When you ask people why they like Apple products, occasionally you’ll hear someone hail the sleekness of their iPod design or the reliability of their iPhones. But most often, you’ll hear people talk about the Apple aesthetic. People like they way they do business. They like the emphasis on the customer and the drive behind their innovations.
Simply put, they like the way Apple thinks.
That is the secret behind their branding. Apple has built, not just a reputation for quality but, an entire personality. People are loyal to the brand because they like what comes along with the products: The presentations from the late Steve Jobs, the refusal to sacrifice good looks for functionality, and the constant drive to deliver the next best thing.
Consumers become brand fans because they identify with, and admire, a company.
What’s Your Why?
A big part of getting people to like your brand is first understanding why you’re in business. Spoiler alert: You won’t win brand fans if that reason is solely to make money.
The why statement is a chance for you to explain “why” you do what you do. Every company should have one. Although it’s a guiding principle for your day-to-day and long-term goals, it doesn’t necessarily have to say everything your company does. A great “why” statement should be: aspirational, inspirational, relatable, and original.
The last thing you want to do with your why statement is to bloviate or use unnecessary industry jargon. Your why statement may be a reflection of why you started your company in the first place, and while your offerings may have changed from the day you opened, your motivation probably hasn’t. Think about that when creating your why statement, and post it around the office, and in key marketing communications, for everyone to see. You will reach more people by openly communicating and adhering to it.
Why Statements and Company Descriptions
A why statement is a critical guidepost for your company, but it’s not a company description. In fact, you don’t even have to mention, in your why statement, what your company does. For instance, Mr. Rooter plumbing emphasizes its “World Class Customer Service™”; nothing is mentioned about plumbing. Google confirms its mission “to organize the world’s information and make it universally accessible and useful.” Again, there’s no explicit mention of Google being a search engine.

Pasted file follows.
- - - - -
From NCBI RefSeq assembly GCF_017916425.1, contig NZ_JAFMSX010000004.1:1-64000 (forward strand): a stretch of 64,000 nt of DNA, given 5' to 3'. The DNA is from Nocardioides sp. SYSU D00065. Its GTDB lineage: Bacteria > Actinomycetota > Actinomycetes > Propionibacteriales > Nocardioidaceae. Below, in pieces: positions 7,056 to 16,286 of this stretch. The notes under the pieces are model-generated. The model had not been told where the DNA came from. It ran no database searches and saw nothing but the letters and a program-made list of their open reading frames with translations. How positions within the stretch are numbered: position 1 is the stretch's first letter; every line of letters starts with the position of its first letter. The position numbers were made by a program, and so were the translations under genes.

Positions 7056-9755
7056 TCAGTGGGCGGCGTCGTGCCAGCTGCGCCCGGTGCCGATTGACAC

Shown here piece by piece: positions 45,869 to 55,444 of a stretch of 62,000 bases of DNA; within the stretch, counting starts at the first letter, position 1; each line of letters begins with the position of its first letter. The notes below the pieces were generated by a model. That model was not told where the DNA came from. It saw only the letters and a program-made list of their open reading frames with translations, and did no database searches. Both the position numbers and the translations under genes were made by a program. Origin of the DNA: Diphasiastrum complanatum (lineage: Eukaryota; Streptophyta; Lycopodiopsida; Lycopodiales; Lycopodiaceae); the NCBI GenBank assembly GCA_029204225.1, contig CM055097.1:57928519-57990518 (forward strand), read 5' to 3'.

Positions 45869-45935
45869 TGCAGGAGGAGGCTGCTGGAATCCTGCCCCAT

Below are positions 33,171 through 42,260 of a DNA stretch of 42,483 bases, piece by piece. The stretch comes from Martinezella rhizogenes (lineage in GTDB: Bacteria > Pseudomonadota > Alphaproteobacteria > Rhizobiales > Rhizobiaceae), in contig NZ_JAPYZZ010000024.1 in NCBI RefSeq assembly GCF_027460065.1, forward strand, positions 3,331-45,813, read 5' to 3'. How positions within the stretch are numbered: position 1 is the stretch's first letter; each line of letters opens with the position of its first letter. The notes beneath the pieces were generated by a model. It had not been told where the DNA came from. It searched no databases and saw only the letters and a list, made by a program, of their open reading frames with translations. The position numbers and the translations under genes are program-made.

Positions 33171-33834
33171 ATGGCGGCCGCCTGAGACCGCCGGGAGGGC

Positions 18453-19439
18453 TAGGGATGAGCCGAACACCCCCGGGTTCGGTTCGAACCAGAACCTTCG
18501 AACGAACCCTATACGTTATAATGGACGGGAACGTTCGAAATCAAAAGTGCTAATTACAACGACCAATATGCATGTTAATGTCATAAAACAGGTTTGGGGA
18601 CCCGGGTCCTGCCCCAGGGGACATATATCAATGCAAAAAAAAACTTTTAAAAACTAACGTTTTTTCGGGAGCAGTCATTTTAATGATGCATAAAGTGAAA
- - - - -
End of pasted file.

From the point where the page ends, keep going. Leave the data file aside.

At a certain point, of course, you do need to explain what products and services you offer and why they are valuable. But that’s what draws people to you at the beginning. What will make a customer stay is your “why” and the associated level of customer experience.
Buying vs. Believing
When you buy from a brand, you don’t necessarily believe in it. For example, you may stop at Walmart on the way home from work because you have a terrible headache and it’s the closest place to purchase aspirin, even though you disagree with the store’s corporate policies.
When you believe in a brand, you will often go a step further. You don’t just buy, you ascribe to their approach in business and beyond. For example, someone might buy from Chipotle not because they love burritos, but because the company supports local farmers and pays workers a livable wage. That is the benefit of cultivating brand advocates: they like the way you do things, not just what you do.
This is a desirable market position because it can win you more customers in the long run. Brand fans can even become brand evangelists on your behalf. You want people talking up your brand to others, offering voluntary testimonials on your behalf, and encouraging others to try your product. All of this will contribute to your company’s success.
This article has been edited and condensed.
Savannah Flynn is a public relations specialist for WebpageFX, a full-service Internet marketing, web design and web development agency offering integrated web solutions for medium to large sized businesses across the globe. She has a passion for online marketing and PR.
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